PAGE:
How we change what others think, feel, believe and do

# Sum of the Squares, SS

Explanations > Social ResearchStatistical principles > Sum of the Squares, SS

## Description

In measuring how spread out a set of measures are, the sum of the squares, often indicated as SS, gives a measure that is simple to calculate and use.

It is calculated as the square of the sum of differences between each measure and the average.

SS = SUM(Xi - AVERAGE(X))

The average of a set of x's may be written as x-bar (or x with a horizontal line above it).

## Example

In a set of measure, SS is calculated as below. Column B, below is the gap between x in Column A and the average of Column A. This is squared in Column C to get rid of the minus signs (otherwise summing these would be close to zero).

 Column A Column B Column C x x - x-bar (x-x-bar)^2 5 0.25 0.0625 6 1.25 1.5625 2 -2.75 7.5625 8 3.25 10.5625 3 -1.75 3.0625 5 0.25 0.0625 2 -2.75 7.5625 7 2.25 5.0625 number of measures, n: 8 sum of measures: 38 average, x-bar: 4.75 Sum of squares, SS: 35.5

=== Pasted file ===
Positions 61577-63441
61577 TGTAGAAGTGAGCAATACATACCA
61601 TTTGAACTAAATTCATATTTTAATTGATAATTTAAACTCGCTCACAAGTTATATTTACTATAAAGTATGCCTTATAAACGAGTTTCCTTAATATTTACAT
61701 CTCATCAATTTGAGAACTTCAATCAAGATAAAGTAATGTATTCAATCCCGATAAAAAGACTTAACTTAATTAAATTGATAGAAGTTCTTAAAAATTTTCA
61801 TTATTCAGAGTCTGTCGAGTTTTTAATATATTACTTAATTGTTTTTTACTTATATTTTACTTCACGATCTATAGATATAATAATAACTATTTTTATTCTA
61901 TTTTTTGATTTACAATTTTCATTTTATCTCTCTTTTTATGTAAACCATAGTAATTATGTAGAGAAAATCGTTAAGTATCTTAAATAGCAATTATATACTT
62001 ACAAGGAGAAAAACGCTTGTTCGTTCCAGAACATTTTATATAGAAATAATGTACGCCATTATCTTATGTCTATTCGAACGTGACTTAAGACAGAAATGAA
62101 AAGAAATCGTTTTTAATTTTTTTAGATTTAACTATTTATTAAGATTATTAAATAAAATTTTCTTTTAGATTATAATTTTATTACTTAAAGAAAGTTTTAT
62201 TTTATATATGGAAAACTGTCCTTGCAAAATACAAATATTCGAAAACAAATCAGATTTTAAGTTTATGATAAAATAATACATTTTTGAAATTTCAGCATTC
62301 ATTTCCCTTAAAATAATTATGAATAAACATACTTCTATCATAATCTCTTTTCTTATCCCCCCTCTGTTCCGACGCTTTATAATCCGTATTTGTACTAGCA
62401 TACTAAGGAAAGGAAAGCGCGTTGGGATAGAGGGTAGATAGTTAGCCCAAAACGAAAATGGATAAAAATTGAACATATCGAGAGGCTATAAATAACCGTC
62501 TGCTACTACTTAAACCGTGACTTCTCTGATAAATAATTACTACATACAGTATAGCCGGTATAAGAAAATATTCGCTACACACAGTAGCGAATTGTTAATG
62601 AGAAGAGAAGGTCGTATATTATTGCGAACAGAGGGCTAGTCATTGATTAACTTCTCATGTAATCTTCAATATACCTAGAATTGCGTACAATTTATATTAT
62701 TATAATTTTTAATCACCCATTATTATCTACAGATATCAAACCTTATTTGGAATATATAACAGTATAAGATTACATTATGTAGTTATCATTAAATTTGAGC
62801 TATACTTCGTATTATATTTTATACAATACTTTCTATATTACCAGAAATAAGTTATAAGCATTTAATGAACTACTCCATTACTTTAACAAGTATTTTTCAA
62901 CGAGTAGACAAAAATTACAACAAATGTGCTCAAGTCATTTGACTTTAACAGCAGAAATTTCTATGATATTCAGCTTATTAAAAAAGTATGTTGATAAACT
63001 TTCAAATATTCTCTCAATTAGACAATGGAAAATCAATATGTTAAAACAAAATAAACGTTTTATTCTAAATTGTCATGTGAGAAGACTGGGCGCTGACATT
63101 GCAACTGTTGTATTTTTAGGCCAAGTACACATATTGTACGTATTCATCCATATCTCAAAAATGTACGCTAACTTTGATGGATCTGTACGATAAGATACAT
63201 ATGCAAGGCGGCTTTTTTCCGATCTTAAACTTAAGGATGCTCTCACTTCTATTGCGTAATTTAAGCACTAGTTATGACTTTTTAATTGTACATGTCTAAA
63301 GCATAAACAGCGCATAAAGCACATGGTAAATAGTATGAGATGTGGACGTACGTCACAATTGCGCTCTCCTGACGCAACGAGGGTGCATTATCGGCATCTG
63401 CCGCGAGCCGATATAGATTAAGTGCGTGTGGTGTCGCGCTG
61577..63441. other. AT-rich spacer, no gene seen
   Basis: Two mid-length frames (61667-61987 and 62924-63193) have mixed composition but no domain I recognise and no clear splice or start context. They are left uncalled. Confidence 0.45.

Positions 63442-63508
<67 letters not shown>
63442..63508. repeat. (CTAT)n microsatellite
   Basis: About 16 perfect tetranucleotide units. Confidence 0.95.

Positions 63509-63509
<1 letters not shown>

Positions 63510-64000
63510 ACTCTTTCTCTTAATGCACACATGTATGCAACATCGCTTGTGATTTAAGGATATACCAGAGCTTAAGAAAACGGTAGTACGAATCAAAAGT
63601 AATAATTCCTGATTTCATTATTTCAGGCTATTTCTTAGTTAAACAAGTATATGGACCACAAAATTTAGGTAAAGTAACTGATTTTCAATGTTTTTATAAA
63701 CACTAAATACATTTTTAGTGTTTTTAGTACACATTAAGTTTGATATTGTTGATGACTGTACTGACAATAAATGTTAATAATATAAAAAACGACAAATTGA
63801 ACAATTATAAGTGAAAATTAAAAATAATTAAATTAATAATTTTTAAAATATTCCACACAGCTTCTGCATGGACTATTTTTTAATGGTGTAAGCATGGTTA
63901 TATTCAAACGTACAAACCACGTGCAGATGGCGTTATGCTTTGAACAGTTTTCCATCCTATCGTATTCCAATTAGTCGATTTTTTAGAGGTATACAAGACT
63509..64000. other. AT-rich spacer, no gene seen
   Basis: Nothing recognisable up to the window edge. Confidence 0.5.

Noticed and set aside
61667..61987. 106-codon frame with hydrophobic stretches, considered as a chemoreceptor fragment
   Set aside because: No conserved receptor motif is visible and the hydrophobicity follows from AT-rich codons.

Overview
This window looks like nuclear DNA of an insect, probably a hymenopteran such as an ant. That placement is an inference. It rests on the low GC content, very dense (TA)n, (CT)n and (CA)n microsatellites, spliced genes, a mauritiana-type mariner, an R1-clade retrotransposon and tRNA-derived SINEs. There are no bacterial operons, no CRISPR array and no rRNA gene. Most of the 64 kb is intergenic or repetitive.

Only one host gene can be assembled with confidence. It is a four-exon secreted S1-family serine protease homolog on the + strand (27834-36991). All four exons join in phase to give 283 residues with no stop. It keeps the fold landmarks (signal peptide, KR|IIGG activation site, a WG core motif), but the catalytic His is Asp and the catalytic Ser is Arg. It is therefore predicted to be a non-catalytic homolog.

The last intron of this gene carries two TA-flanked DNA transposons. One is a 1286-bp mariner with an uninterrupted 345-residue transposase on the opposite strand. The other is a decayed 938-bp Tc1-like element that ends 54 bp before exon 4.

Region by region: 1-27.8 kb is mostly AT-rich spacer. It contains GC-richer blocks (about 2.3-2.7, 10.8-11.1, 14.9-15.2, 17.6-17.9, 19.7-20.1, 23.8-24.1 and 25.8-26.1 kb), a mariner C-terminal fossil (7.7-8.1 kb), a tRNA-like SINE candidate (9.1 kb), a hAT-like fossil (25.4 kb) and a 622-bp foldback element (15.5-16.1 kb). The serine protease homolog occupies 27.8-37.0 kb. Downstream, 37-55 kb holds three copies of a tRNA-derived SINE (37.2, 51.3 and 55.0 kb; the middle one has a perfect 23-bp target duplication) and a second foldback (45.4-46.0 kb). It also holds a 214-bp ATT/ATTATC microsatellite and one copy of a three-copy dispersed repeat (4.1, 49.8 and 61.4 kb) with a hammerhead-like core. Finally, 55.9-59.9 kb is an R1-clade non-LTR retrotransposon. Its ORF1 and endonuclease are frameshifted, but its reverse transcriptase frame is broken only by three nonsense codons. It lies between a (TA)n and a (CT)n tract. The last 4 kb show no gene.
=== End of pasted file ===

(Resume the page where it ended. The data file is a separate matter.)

## Discussion

Subtracting each number from the average (or mean) gives an indicate of individual spread. Adding these up, however, could well result in something close to zero. If the differences are squared, this gets rid of the minus signs, allowing the sum to add up to something sensible.

Whilst SS may be adequate for comparing the spread of two similar lists of numbers, it increases with the size of a list, and hence makes comparison of unequal length lists invalid.

Variance, Variation